Allen Warren, a recent graduate of BA in English at Ball State University in 2022, is currently works at WTAE-TV as a Digital Editor. In this interview with Compass Creative, Allen Warren recounts him time at Ball State and how Compass Creative and Cardinal Directions influenced his career. In his time at Ball State, he learned how to be creative, adaptable, and investigative, which was exactly what his employer needed.
What does a typical week in your position look like?
My job as a digital editor consists of getting new stories up on the station’s website, promoting those stories through social media, and finding new ways to increase WTAE’s digital audience. I’m also always looking online and elsewhere for new stories to pitch to the newsroom. I coordinate with reporters, TV producers, and the rest of the digital team to prioritize what goes up online, what visuals we use, and how the TV and digital ends promote each other. I do a lot of writing in my job, especially with breaking or developing news. I also use graphic design and photo-editing tools to edit TV content and create images for our social channels.
Can you describe your work environment?
My work environment depends a lot on how well the rest of the world wants to behave. A slow day can be followed by one with wall-to-wall coverage. With that, the newsroom tends to be more on the busy/fast-paced side. My shift will be stacked with things to do, with news directors, producers, editors, photographers, reporters, and my other digital team members going around and suggesting stories or following up on existing leads. If there is a fire, a shooting, or a car crash, I will have plenty to do — and those events like to happen all at once!
Strictly within the digital arena, I work alone about 90% of the time. The newsroom overall is basically never empty, though. Even when I’ve worked from home, I’m always emailing back and forth with others to understand where we are in what we’re covering and about what our digital strategy could be.
Journalism requires a commitment to diversity and inclusion; if we are doing our jobs right, we are invested in all aspects of the community we cover, which takes an appreciation of multiple perspectives. I see that at WTAE, and I strive to meet that same standard every day. I am thankful the station’s parent company values diversity at every level, including with promoting its employee resource groups (I am a member of our LGBTQ+ group).
What are the most valuable skills you learned in your major?
When I was hired, my manager told me the station had been looking for someone who could write. I was not a journalism major, but I was able to prove during the hiring process that I was adaptable, investigative, and creative when it came to the kind of writing the website needed. I am glad that I did English studies as my concentration, because that allowed me to express myself in many different writing styles. Having that background has helped me every day in this job. My copyediting experience has also come in handy, to make sure our content is concise, clear, correct, consistent, and conforming to AP style.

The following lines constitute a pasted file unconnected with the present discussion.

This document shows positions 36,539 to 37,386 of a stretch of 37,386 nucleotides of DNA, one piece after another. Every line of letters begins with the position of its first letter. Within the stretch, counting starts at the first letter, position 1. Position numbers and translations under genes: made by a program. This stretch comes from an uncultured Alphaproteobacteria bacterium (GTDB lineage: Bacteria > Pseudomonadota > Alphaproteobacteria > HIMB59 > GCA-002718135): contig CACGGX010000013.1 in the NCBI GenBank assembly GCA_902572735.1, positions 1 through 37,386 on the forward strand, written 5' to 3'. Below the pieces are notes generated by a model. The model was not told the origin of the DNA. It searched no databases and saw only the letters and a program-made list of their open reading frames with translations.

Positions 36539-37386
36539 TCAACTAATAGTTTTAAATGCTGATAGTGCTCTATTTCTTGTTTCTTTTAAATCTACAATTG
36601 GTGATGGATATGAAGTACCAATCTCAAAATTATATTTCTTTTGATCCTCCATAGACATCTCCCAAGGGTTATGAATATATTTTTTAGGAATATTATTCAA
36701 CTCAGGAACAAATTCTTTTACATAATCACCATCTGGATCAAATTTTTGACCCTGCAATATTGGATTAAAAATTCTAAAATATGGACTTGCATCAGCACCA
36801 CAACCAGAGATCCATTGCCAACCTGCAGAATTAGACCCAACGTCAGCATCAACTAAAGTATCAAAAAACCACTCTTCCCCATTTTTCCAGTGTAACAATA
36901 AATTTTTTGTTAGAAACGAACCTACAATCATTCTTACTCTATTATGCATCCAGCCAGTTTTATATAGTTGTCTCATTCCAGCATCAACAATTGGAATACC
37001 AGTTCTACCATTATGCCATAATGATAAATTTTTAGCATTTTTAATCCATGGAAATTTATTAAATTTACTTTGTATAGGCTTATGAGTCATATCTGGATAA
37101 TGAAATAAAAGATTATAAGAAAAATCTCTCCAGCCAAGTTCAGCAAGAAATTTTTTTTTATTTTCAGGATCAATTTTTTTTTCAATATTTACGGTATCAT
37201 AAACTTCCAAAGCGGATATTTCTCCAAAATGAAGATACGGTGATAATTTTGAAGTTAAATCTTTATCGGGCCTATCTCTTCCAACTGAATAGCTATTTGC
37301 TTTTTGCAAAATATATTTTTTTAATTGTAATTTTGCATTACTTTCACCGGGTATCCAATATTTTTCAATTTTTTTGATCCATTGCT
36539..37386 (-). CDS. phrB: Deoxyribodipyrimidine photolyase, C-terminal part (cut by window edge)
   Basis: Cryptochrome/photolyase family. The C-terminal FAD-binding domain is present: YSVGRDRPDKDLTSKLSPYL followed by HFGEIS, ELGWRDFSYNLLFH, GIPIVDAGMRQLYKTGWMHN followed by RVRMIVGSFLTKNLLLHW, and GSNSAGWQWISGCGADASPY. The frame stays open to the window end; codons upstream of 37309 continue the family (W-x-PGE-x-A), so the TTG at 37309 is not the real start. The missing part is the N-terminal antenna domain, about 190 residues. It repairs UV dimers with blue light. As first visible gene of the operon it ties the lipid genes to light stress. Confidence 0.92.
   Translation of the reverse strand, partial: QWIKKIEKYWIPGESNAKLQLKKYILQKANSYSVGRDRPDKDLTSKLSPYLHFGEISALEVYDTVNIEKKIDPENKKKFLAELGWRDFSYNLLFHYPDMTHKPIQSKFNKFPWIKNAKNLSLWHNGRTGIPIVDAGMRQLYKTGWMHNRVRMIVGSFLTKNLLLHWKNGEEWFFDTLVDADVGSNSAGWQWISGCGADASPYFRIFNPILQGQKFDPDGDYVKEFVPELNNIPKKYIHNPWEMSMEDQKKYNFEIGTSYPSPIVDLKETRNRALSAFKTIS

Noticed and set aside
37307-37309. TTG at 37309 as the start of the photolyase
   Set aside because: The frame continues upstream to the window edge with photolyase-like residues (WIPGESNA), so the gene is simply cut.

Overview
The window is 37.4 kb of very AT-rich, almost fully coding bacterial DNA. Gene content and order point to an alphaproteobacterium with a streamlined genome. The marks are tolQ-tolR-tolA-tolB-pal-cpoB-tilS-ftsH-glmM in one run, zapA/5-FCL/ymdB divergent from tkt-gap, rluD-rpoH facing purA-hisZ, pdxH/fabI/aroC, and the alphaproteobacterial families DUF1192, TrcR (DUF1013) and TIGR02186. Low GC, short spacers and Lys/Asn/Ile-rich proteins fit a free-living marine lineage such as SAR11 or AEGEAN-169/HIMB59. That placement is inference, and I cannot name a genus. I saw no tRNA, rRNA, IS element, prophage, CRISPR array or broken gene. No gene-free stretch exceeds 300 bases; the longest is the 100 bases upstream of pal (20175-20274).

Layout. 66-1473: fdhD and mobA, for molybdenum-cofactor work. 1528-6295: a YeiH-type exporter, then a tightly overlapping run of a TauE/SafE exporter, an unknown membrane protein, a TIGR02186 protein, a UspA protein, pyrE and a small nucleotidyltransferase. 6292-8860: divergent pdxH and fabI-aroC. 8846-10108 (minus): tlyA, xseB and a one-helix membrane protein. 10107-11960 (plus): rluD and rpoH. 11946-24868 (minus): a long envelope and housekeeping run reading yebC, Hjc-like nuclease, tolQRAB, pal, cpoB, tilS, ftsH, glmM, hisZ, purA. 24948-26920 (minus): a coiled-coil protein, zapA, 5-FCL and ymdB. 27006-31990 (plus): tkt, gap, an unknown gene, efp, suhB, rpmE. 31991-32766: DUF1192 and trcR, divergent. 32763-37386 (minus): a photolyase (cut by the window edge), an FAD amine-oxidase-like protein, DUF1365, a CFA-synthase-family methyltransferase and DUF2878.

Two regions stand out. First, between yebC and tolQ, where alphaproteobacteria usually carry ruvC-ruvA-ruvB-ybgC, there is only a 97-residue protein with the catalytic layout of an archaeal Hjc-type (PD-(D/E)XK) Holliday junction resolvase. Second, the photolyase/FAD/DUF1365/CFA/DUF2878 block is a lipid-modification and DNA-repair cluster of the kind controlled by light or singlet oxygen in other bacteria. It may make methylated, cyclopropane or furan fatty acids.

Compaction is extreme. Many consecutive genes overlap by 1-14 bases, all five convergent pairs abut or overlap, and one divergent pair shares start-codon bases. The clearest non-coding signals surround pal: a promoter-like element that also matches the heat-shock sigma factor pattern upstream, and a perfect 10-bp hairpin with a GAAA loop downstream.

One thing that I believe has helped me gain a footing in this role has been my political science minor. I had a very good idea of the machinations of state and local politics as well as the law, and one of the first major things I helped cover was the 2022 midterms. To a humanities major transitioning into something like journalism, I would recommend harnessing some interest outside their humanities know-how — whether it’s politics, sports, entertainment, criminal justice — to supplement and support their already-excellent critical thinking and writing skills.
With your experience in Career Discovery and Cardinal Directions, how did those courses influence your career path and educate you on all the routes an aspiring English major may take?
Participating in the Discovery course plus Cardinal Directions helped me see the world of possibilities for an English major. It’s amazing how many students I’ve met here in Pittsburgh who are taking nominally STEM courses, but with a humanities bent: one person recently told me he’s taking a course in “AI ethics.” The guest speakers at Cardinal Directions epitomized the role we humanities folks have in injecting meaning and morality into every field (I wouldn’t want to meet the biologist who doesn’t have the specter of Frankenstein hanging over them).
But meeting these folks, as well as my fellow humanities majors, also cemented for me what well-rounded people we are. We are innovative. We are leaders. We have a history of tackling the tough social questions that everyone else is scrambling to catch up on. We are my favorite kind of people. I never imagined myself as anything other than an English major because I’ve always sought that well-roundedness, and I see that in my fellow humanities majors.
What is your advice to other Humanities students?
Do everything! Go to Cardinal Directions, join the DLR or Broken Plate teams, take a class outside your major that interests you. Put yourself out there in ways you wouldn’t expect. You might be surprised by the outcome.
For more information, visit the English Department’s website and hear more stories like this!